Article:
“This is not a pipe,” reads the caption beneath the painting. With only a cursive scribble and signature — “Magritte” — you begin to wonder if this isn’t one of those overdone visual puns.

Magritte, the Belgian painter and provocateur is right. This is not a pipe; it is an image of a pipe. One could be fooled into thinking otherwise. The human brain is prone to make errors of perception. Perceptions aren’t single entities devoid of context and bias. When our perceptions trump everything else, we use myths to supplement the gaps in our thinking — the image becomes the pipe because it merely looks like one.

Now imagine an image of someone else, Jacob Zuma. Beneath his image reads the caption: “Tribalist, homophobe, misogynist and purported thief.” The truth that lurks beneath this image is simple: while Zuma might for some represent an embodiment of many of these things; conceptions of his personality reveal something deeper. As first citizen, Zuma has become an archetype of that which we despise. On this image, we project that which we loathe, the result? Mythmaking.

Zuma “the uneducated president” or Zuma “the senseless ruralitarian” — these are some of several images thoughtlessly tossed around. The labels, often grounded on bias, become stock images used to create a bigger myth — that South Africa’s rise or fall hinges on the man called Zuma.

“Imagine Barack Obama discussing details about climate change. Do you think Zuma would comprehend the dynamics of ultraviolet radiation harmful to the ozone layer?”

This snippet, mind you, is from a piece about South Africa’s international policy under Jacob Zuma’s leadership. Public intellectual, Prince Mashele, does very little analysis about the actual bone of contention — whether South Africa’s international policy has weakened or strengthened under Zuma’s reign.

Instead, he trades the real issue, international policy, for Zuma’s image. For him, South Africa’s international relations and its place in global politics, hinges on the man called Zuma. The number of wives he has and his lack of formal education are both cited by Mashele. These appear to be far more important than international policy and institutions, according to Mashele’s logic.

The reader is then left with the idea that the signifier will always trump the issue. Because Zuma is uneducated in the formal sense, he is a bad leader. The ill-conceived term, “clever black” is now a fad, used by some of South Africa’s finest analysts to describe non-existent wonders. What value judgments do we make against the image of Zuma? Are these value judgments always objective, or do we enjoy trading empty stock phrases for honest intellectual debate?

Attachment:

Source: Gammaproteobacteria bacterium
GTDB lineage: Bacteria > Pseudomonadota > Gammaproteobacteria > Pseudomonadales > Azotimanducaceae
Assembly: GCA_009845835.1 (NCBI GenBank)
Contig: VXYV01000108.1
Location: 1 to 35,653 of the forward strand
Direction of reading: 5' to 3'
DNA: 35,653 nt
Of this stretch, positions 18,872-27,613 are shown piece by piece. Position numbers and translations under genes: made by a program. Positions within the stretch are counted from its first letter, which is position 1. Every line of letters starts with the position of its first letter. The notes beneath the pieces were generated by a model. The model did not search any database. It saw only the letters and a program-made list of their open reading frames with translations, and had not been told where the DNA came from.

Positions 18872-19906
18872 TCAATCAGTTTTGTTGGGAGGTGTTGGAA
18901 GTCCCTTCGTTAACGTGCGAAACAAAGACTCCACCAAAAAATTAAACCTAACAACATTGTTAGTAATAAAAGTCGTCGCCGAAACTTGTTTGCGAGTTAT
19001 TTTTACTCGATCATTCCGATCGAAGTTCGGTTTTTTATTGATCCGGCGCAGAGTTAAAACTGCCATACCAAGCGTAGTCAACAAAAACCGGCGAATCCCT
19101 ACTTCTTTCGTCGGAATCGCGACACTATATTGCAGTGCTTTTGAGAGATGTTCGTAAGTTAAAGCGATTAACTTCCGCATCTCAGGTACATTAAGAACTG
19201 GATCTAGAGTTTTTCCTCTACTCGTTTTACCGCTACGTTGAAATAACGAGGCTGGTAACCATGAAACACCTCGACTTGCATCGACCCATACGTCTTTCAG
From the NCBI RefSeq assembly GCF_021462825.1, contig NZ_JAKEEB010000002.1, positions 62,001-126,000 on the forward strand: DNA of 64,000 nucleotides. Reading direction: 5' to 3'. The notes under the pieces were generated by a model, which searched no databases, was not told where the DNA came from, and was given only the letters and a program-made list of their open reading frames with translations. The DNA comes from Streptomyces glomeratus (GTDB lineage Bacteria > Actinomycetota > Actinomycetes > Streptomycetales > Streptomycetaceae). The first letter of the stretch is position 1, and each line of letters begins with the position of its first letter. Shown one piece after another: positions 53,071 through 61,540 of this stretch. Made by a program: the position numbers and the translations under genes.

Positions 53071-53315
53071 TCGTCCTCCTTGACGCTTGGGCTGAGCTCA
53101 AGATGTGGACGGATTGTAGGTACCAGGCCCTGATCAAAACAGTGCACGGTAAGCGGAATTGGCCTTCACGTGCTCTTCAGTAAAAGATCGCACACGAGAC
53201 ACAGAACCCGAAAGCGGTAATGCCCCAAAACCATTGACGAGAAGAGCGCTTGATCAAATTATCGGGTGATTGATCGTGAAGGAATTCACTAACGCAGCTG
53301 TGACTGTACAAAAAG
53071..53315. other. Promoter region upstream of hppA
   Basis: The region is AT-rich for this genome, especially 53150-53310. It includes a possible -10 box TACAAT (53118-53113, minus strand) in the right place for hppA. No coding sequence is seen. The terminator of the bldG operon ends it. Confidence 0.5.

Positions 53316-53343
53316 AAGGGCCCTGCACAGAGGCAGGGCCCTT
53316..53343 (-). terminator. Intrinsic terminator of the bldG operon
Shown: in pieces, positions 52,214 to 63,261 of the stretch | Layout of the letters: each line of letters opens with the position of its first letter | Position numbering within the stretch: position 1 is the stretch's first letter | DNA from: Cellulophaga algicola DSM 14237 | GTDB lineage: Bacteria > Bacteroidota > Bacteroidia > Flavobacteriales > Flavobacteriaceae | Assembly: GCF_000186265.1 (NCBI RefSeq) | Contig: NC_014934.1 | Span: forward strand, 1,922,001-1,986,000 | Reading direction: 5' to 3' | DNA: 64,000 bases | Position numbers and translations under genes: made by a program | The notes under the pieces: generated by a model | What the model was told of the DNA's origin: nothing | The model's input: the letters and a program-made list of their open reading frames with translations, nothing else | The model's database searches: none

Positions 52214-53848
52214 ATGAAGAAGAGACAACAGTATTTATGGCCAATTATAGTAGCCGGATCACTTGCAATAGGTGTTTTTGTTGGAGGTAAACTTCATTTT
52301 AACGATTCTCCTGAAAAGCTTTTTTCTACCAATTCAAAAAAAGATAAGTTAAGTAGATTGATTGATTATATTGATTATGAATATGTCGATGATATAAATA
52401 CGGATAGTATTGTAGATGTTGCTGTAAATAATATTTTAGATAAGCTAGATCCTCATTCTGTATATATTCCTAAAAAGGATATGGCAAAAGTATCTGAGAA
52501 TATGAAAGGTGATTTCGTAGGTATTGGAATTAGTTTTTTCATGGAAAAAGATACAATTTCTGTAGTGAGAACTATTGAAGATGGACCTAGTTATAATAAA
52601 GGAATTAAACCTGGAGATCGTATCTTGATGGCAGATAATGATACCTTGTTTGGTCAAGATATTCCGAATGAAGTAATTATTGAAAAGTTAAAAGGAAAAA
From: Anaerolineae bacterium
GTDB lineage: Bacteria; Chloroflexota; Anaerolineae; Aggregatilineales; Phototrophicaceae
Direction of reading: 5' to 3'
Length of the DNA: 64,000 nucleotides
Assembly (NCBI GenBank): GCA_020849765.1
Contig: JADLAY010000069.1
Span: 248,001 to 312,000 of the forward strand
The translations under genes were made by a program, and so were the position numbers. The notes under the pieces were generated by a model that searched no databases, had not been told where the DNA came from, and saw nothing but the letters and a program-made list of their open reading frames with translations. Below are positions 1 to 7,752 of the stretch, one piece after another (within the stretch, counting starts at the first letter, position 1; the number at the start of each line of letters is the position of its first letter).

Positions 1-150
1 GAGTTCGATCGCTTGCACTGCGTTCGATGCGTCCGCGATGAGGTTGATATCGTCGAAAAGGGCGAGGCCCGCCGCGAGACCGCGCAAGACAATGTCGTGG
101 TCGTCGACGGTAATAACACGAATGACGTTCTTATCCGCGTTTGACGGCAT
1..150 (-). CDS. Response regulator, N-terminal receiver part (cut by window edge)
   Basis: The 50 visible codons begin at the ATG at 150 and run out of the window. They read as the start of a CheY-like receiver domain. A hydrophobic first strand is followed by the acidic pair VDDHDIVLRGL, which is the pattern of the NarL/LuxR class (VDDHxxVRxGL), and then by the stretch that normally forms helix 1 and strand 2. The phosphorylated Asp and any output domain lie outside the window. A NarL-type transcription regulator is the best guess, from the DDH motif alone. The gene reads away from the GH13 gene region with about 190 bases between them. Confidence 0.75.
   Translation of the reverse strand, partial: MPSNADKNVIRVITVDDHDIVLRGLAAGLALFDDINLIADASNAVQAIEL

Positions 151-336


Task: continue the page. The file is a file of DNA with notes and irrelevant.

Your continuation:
UCT academic and writer Richard Calland’s new book, The Zuma Years, outlines at length, the changing political landscape of South Africa under Zuma’s administration. The now controversial quotable quote, Zuma “doesn’t read the proper stuff“, was of course extended to form part of this mythmaking.

Perhaps Calland did not err. We the readers, sightless consumers of bite-sized news, did. In the end, Calland’s 464-page account of the workings of power during Zuma’s reign was reduced to a dangerous bias against him — that he does not read at all. An easy add-on for a person with no matric certificate. The actual issue — how Zuma operates and manages his cabinet — became a side issue. The totems became important: his rural ways, stupidity and backwardness.

Magritte’s painting is a reminder of the danger of mythmaking. Myths are projected and in the end, they become all that we know.

The danger is multilayered. Yes, it is true that our public institutions have weakened significantly since May 2009. Patronage is dispensed at whim and public confidence in the organs of state has gradually diminished. It is also true that after May 2009, the quality of national discourse took a dive. The man of many errors became the canvas on which we project many of our biases and prejudices.

Four years later, the painting before us is not clear. Some strokes are noticeable: a country increasingly fraught with the challenges of inequality, unemployment and patronage.

No, we will not look beyond this archetype. We have made him into the hinge on which everything turns and twists. It is not about the issues but about him — a complete urban myth.


Sibusiso Tshabalala

Sibusiso Tshabalala

Sibusiso Tshabalala is a 20-something dude who tries to read, write, eat and sleep -- at the same time. He has never won the lottery and has never read any of Enid Blyton's books. Sibusiso tweets at

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